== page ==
Area Development
Corporations and site selection teams consider a wide diversity of criteria when evaluating locations for investment. Site accessibility, labor market attributes, tax climate, operational requirements, utilities and physical infrastructure, and incentives are all critical items to analyze in making site selection decisions. Increasingly, energy availability, cost, and reliability are becoming high priority items for today's emerging and growth industries.

In 2007, in Area Development's Corporate Survey, energy availability and costs rose to third among priority site selection factors, behind only highway accessibility and labor costs. Some 89 percent of surveyed corporations ranked energy factors as "important" or "very important." This speaks to the heightened energy sensitivity of emerging industries, as well as some pervasive trends like rising energy costs and limitations of energy availability.

The rise of this issue in the corporate survey is significant for a number of reasons:

Corporate Survey 2007
Combined Ratings* of 2007 Factors
Site Selection Factors                   2007
1. Highway accessibility 96.9
2. Labor costs 92.3
3. Energy availability and costs 89.0
4. Availability of skilled labor 88.7
5. Occupancy or construction costs 88.2
6. Available land 85.4
7. Corporate tax rate 83.8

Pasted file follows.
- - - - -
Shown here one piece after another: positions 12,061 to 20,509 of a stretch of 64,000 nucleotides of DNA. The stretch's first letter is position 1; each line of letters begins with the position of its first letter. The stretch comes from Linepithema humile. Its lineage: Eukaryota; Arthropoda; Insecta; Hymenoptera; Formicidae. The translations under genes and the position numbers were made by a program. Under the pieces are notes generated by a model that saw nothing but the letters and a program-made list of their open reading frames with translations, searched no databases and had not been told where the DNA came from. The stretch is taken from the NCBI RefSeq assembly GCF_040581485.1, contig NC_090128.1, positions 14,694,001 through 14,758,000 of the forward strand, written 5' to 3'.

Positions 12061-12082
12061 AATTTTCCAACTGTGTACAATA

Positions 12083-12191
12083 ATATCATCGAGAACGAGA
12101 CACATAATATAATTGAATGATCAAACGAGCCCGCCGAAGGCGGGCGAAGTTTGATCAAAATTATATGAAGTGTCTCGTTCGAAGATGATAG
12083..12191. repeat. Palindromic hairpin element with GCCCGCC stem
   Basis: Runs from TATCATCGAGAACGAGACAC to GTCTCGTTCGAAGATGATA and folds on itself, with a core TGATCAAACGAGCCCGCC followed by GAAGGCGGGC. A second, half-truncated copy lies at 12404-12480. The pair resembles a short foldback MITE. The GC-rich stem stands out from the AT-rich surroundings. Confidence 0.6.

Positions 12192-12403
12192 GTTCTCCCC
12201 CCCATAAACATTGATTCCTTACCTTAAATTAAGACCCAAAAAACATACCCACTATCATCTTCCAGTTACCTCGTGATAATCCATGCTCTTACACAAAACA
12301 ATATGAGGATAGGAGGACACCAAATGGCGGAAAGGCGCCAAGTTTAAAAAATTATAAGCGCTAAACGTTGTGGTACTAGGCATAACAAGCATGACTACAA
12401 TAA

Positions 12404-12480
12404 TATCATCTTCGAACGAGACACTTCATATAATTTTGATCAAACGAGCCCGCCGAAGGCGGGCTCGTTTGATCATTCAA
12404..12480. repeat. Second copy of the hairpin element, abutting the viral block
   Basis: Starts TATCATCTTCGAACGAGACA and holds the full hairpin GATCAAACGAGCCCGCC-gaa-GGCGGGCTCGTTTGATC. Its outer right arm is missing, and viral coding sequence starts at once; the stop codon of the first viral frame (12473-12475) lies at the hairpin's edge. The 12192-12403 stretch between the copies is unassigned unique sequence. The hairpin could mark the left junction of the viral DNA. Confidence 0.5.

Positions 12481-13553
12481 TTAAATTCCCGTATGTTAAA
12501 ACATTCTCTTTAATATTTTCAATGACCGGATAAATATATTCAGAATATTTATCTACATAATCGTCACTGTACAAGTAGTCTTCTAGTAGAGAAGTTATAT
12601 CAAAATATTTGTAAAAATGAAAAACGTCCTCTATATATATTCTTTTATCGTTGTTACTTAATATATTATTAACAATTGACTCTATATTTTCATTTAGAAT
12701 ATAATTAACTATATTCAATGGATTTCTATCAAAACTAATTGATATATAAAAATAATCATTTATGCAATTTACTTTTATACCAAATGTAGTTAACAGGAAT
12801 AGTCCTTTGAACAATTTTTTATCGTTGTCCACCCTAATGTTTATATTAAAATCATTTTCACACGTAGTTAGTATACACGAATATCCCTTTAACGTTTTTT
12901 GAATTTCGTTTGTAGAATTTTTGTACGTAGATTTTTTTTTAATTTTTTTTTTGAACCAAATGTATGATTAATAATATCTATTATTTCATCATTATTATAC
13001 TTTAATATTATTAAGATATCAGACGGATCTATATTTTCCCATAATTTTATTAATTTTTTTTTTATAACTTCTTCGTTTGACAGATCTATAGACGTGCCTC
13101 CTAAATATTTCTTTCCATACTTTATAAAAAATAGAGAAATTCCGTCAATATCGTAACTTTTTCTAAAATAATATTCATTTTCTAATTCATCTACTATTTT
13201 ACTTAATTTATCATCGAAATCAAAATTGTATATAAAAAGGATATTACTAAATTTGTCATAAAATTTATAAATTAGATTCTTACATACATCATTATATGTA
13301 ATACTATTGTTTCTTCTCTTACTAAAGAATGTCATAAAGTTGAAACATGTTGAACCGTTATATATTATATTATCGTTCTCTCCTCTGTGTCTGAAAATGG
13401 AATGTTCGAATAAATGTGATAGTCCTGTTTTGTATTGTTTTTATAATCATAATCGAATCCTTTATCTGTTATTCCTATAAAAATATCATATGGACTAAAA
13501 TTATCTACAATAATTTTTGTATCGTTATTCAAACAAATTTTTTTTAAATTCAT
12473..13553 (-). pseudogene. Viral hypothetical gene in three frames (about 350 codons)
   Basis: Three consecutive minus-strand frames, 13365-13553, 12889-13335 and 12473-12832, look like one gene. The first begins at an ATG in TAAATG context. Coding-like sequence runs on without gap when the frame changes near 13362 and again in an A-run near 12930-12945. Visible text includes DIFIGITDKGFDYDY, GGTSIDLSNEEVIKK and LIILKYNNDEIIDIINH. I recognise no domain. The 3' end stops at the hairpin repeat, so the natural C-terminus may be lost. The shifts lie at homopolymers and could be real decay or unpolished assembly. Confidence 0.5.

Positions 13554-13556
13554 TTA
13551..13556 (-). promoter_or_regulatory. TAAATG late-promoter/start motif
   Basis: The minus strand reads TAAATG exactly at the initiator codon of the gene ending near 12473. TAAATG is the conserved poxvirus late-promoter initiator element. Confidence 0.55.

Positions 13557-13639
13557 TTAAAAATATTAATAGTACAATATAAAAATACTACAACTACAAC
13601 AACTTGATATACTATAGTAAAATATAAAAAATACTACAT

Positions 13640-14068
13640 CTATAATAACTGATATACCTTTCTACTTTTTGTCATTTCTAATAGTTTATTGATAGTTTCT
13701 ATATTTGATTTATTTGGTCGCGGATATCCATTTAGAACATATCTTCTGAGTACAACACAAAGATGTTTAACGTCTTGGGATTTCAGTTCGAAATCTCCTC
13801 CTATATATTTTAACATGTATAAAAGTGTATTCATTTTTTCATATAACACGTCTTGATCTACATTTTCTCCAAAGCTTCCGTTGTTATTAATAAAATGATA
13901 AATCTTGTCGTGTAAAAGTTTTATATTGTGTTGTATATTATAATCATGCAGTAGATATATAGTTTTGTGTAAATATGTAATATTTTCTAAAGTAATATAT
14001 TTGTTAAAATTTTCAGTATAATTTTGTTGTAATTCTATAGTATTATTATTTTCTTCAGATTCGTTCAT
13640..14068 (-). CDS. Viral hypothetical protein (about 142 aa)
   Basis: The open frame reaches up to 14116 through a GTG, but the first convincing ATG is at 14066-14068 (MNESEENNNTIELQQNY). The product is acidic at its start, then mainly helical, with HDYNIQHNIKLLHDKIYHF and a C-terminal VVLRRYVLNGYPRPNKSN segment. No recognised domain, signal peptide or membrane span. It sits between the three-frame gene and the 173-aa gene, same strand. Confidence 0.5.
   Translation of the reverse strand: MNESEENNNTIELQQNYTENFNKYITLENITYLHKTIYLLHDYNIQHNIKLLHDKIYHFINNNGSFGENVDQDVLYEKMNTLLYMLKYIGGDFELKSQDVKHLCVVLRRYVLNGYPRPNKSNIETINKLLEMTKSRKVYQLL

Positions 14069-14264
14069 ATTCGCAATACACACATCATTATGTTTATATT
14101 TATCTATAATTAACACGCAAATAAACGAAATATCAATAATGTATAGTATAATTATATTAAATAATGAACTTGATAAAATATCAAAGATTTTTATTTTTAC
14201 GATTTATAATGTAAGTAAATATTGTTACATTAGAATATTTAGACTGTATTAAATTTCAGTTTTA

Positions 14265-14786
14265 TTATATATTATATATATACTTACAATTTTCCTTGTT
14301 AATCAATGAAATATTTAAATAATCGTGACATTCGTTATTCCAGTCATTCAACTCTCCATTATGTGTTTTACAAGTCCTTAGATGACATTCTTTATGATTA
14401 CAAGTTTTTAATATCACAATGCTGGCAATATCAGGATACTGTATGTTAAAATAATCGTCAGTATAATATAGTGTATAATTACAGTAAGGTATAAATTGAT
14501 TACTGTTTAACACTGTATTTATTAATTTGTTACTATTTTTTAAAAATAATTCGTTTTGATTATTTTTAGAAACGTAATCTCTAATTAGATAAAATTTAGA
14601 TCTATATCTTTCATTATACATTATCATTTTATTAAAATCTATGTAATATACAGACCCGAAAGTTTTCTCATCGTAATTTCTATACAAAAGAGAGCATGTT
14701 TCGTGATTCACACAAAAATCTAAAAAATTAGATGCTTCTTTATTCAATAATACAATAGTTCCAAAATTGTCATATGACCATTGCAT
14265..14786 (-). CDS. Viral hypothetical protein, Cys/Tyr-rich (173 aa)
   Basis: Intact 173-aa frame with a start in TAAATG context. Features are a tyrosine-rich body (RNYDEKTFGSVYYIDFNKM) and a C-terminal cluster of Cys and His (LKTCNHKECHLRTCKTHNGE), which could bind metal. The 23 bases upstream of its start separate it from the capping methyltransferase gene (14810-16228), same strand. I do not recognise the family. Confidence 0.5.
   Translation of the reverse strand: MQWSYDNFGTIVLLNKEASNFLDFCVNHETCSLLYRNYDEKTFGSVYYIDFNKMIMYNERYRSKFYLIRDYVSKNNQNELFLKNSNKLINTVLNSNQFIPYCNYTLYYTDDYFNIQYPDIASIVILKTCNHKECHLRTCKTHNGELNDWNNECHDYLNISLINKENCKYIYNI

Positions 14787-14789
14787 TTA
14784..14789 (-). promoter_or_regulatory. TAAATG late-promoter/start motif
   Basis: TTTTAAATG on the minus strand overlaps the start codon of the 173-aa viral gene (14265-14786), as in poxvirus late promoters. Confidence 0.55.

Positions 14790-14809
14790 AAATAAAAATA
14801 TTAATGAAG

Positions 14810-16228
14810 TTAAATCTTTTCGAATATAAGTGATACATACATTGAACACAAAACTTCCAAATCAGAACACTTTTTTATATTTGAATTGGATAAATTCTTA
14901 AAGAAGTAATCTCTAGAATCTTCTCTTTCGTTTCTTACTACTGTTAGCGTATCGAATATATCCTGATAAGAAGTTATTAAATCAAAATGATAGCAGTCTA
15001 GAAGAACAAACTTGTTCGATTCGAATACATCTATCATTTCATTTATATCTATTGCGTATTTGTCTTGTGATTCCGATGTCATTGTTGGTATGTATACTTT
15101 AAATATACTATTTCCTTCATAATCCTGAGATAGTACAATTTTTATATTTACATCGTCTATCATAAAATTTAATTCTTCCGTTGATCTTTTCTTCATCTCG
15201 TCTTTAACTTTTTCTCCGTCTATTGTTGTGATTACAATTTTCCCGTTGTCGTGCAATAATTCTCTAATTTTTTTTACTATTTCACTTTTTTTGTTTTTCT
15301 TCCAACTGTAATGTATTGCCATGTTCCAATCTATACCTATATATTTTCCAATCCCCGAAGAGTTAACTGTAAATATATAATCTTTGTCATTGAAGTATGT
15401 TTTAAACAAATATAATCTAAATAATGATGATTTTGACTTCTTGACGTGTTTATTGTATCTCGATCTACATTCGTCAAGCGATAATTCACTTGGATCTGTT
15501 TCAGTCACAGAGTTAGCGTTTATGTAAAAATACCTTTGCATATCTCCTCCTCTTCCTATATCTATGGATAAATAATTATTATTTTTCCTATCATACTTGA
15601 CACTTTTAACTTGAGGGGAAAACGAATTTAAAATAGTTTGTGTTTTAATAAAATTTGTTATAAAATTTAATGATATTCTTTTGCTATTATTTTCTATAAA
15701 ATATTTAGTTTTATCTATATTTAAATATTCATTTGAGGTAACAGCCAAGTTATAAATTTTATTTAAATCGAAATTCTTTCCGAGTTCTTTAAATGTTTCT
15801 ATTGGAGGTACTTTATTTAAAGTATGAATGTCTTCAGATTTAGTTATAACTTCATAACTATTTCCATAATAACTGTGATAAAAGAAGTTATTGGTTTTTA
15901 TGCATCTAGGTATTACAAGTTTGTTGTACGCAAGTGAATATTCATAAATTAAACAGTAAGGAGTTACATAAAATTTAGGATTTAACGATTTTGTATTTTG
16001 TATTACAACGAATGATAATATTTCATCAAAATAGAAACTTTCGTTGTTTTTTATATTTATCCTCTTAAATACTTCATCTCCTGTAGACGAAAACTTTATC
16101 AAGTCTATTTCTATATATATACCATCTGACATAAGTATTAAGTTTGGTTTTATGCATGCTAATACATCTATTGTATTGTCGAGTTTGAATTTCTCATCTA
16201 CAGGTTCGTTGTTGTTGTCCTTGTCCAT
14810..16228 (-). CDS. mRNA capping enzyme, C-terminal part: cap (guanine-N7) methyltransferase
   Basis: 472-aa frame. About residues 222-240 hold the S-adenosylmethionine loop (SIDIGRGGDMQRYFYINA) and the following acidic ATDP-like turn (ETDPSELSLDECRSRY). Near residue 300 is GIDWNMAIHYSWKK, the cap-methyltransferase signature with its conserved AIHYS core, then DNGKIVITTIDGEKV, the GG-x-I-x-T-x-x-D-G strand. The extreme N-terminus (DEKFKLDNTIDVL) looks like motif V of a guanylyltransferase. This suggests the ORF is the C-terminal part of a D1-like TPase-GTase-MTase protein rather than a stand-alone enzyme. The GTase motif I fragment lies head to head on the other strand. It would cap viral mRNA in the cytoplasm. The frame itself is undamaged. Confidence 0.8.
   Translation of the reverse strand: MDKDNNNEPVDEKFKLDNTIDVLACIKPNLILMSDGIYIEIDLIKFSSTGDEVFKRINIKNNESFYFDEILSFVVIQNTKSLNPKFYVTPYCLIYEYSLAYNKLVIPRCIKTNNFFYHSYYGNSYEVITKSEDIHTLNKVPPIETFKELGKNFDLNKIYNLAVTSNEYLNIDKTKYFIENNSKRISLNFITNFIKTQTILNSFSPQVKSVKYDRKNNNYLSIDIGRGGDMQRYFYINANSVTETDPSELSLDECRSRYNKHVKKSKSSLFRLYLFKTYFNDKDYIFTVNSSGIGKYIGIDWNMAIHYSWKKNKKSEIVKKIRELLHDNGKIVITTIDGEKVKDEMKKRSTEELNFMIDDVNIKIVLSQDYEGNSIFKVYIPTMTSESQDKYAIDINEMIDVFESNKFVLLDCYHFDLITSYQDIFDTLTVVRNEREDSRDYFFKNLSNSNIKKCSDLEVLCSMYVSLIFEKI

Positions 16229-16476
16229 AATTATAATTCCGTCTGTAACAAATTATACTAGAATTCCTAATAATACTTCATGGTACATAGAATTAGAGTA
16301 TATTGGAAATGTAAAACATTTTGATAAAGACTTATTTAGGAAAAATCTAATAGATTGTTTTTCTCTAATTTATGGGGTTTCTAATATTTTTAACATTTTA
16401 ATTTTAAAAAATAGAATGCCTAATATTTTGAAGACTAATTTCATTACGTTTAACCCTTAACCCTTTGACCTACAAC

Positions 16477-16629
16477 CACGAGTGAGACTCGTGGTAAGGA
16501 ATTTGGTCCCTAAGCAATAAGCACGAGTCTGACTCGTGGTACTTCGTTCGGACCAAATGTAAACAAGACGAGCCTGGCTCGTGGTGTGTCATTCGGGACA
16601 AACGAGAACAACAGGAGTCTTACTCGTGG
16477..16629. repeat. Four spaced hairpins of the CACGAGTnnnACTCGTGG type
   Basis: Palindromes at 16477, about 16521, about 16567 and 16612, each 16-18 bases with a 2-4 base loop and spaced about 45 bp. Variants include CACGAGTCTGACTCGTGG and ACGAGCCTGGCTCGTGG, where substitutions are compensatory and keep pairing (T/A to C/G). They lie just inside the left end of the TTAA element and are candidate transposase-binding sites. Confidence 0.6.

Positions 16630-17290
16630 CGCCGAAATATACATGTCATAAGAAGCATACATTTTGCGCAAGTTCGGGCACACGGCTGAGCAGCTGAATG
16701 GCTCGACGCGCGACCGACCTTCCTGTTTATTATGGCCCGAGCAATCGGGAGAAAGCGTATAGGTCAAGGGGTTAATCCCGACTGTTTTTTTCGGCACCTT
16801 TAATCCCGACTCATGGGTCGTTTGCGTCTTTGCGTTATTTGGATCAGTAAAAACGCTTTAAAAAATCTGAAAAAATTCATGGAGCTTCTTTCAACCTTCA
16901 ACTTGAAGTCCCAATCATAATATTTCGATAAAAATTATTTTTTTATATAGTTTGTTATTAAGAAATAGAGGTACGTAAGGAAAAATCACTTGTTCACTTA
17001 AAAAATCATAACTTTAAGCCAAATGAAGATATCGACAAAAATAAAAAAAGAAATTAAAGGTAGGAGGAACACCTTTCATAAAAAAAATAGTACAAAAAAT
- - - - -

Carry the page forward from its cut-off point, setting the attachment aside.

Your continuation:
8. State and local incentives 83.4
9. Environmental regulations 83.2
10. Tax Exemptions 82.8
*All figures are percentages and are the total of "very important" and "important" ratings of the Area Development Corporate Survey and are rounded to the nearest tenth of a percent.
• Energy consumers whose recurring costs have a significant energy component will place a high emphasis on energy factors.
• Energy is a primary driver of the economy. Energy concerns of general consumers are paralleled by the rising importance of energy in national policy. Renewable energy portfolio standards (RPS), energy security, and potential pressure on carbon emissions are all national issues that will decide how we generate and use energy in the future.
• There is increasing energy awareness across all sectors. Industries as diverse as call centers, financial services, warehousing, wholesalers, farming, and logistics organizations are all paying more attention to energy and energy efficiency.
• Utility companies (investor and non-investor owned) are generation and distribution constrained. Nationally, this business is facing rising commodity prices, increased regulation, and unseen demand. Energy security is critical in this environment. John Bradley, Senior VP at the TVA, recently observed, "Rates are critical, but recently, availability and reliability are what people are really concerned about."

 Increasing Prices and Demand
From 2000 to 2007 the average price of industrial electricity increased 3-4 percent per year, and there is little reason to expect that this trend won't continue in the near future. While recent national generation capacity has remained ahead of demand, the margins of this excess are forecast by the EIA (Energy Information Administration) to decline from 16 percent in 2006 to 13 percent in 2011. While these U.S. averages seem to suggest that excess power levels are diminishing, on average there is still plenty of power predicted to be available. Averages, however, do not account for nuances in local conditions.